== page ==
The only time you would want to make a bet this size is to “induce” your opponent to make a bluff on the river. A small bet usually represents weakness, if you believe your opponent to have a no pair hand come the river (maybe the flush or straight missed), they are not calling a bet of ¾ pot that’s for sure. By betting ¼ pot or less, you can sometimes trick your opponent into bluffing as they think your hand is weak and you will fold to a raise.

This is an advanced play and it’s better off to stick with betting ¾ pot for value than trying to get tricky.

Pre-flop bet sizing

A standard pre-flop raise is usually three-four times the big blind. Either is fine but make sure to keep all your sizing pre-flop uniform.

If you start making it four big blinds with strong hands like AA, KK, AK and then three big blinds with 66, 77, JT players will quickly notice and make reads on you. The reason for betting 3-4 big blinds is this gives unfavourable pot odds for the small and big blind to call making our raise profitable (EV+).

As a rule of thumb, for each limper in the pot, add +1 big blind to the size of your raise.

Poker odds

The complex mathematics of poker: simplified.

There’s some incredibly complicated maths involved in poker games. Unlike fixed odds games where probability can be assigned clear, discrete values, the skill element in poker makes this tricky. Poker odds are best defined according to three variables: expected value (EV), pot odds and implied odds. This page will provide a basic overview of these variables and explain how they affect your chances of success in poker.

Expected value

Expected value (EV) is the amount of money you can expect to win or lose on average by making a certain play, calculated by adding together the probability of every possible outcome and multiplied by the payoff. The resulting figure is the amount one can ‘expect’ from a given wager, all things being equal.

Put simply, EV is the average amount you expect to win or lose on a bet. If you expect to make a profit, a bet is described as +EV. If you expect to lose, it is –EV.

Let’s consider an example in poker (courtesy of

You have AH, JC in your hand. It comes to the river and AC, TC, 5D, 8C and 3C is on the board. You are in first position, with a £100 pot and the big bet is £10.

First, we can reasonably assume the following:

  • Your opponent will fold if they do not have a club.
  • They will raise with KC.
  • If you check, they will bet with a club and check with no clubs.

There are 8 clubs in play, any of which could be in your opponent’s hand, 6 of which will lose to your hand. Therefore, the chance of your opponent calling is 6/8:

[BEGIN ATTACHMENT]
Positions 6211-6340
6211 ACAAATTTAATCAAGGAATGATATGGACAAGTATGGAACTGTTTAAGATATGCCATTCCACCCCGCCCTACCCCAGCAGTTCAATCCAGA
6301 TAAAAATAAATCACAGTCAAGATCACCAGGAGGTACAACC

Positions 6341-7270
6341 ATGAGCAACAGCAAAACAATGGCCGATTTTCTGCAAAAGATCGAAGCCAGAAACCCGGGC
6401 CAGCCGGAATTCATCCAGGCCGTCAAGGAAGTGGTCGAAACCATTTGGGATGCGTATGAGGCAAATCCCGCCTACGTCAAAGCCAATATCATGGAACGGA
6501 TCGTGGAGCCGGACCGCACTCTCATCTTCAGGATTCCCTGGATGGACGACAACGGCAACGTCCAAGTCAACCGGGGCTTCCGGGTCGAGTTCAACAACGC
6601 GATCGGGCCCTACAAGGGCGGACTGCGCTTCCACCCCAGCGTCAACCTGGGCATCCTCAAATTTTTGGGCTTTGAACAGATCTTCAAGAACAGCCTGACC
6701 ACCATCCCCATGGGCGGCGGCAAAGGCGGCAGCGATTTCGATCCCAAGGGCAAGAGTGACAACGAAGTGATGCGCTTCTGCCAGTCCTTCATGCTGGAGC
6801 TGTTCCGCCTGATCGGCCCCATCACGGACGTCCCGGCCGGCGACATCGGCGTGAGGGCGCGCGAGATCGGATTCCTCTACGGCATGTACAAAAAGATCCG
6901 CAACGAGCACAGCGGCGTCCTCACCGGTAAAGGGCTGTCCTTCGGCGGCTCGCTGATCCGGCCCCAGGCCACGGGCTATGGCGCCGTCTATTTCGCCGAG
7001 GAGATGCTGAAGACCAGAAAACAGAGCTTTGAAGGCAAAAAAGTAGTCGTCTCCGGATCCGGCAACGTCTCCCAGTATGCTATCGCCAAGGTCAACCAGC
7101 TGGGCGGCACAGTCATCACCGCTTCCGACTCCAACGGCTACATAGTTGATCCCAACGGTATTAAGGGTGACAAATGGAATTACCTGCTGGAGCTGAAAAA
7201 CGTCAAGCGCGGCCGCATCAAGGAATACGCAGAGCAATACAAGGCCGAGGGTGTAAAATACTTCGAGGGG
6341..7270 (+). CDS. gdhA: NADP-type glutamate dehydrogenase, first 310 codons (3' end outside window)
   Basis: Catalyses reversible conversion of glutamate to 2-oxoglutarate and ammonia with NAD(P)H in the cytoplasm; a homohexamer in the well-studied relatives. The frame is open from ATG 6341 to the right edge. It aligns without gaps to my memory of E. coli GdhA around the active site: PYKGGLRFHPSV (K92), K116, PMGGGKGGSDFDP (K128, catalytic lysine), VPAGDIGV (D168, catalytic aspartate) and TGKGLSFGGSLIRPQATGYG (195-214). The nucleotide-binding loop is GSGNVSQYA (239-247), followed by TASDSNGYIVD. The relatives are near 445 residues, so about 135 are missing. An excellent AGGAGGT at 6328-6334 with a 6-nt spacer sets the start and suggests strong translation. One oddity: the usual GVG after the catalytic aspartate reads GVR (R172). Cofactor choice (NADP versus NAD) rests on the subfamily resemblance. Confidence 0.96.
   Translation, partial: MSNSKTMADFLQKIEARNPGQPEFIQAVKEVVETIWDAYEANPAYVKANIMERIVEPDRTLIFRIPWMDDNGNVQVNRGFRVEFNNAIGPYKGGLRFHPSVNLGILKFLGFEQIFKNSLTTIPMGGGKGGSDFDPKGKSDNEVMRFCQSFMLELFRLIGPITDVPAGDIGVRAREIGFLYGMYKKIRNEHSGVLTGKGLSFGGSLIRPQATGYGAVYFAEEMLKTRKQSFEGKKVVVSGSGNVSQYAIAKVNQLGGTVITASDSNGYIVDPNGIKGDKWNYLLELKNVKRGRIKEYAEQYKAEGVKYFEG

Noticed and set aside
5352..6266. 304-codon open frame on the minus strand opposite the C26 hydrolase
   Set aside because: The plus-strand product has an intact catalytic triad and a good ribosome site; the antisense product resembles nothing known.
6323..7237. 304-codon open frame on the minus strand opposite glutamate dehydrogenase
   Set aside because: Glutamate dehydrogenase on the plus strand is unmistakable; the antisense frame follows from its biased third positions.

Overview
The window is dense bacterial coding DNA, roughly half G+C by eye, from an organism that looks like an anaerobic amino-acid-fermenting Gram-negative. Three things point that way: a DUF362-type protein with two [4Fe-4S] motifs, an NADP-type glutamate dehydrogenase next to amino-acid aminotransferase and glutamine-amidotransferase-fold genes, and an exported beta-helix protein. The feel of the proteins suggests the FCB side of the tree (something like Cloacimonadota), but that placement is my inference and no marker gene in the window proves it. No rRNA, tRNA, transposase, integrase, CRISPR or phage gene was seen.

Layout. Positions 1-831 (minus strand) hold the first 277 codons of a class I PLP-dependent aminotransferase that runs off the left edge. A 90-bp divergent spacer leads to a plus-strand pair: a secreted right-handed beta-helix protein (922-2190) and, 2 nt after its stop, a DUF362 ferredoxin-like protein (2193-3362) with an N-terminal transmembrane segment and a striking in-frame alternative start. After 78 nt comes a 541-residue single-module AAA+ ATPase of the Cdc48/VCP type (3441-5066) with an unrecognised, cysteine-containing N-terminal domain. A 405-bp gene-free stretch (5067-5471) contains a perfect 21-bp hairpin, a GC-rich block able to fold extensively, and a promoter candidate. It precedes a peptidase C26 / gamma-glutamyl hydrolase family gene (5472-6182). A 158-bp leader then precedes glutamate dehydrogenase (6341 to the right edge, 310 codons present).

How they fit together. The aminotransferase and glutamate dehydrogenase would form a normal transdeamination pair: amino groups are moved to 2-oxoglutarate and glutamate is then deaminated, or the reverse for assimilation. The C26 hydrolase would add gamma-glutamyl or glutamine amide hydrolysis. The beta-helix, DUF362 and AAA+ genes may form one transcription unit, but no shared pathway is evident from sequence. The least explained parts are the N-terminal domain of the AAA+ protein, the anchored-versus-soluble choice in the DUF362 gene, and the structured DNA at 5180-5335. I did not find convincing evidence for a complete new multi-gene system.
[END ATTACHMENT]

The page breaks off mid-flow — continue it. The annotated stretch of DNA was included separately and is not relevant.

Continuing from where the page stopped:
£10 * 6/8 = £7.5

If your opponent raises, implying the King or Queen, you will lose £10:

-£10 * 2/8 = -£2.5

Therefore, the EV of betting is £7.5 + -£2.5 = £5. Thus, betting would be a +EV play, but can you do better?

If you check, with the intention of raising if you opponent bets, then the numbers start to look a little different. Assuming, again, that your opponent will raise with the nuts and only bet on a club, you will lose £20 if they have KC or QC:

-£20 * 2/8 = -£5

If your opponent has any other club, you win £20:

£20 * 6/8 = £10.8

Thus, this scenario represents the play with the highest +EV.

The problem with playing according to EV is that it doesn’t really work if: a) you’re up against a strictly psychological player who deliberately plays against the odds b) you’re playing a novice who doesn’t understand the odds.

Pot odds

Pot odds are actually one means of determining the expected value of a poker action. Pot odds are the ratio of the current size of the pot compared the size of a bet. For instance, if the pot stands at £30 and the cost of a call is £10, then the pot odds simplify to 3:1 (equivalent to ¼ or 25%.)

Pot odds can be used to determine the EV of a drawing hand (a hand that is currently worthless, but has potential if you hit the right cards on the board.)

In this case, the EV of a call is determined by comparing the pot odds to the odds of drawing a winning card. When the odds of drawing the right card exceed the pot odds, this play is +EV, if not it is –EV.

Implied pot odds

Implied odds indicate how much you’re expected to win if you make your draw: there is no mathematical formula for working them out.

If you think you can extract more money from your opponent when you make your draw, then you have good implied odds and should call. If you make your draw but don’t think you can extract more money from your opponent, then you have bad implied odds and should fold.

A lot of time in poker you will not be getting the right odds to call, but you know that if you do call and make your hand, you will be able to get more money from your opponent. In these situations it’s fine to call with bad pot odds if you think you can win a greater amount later in the hand.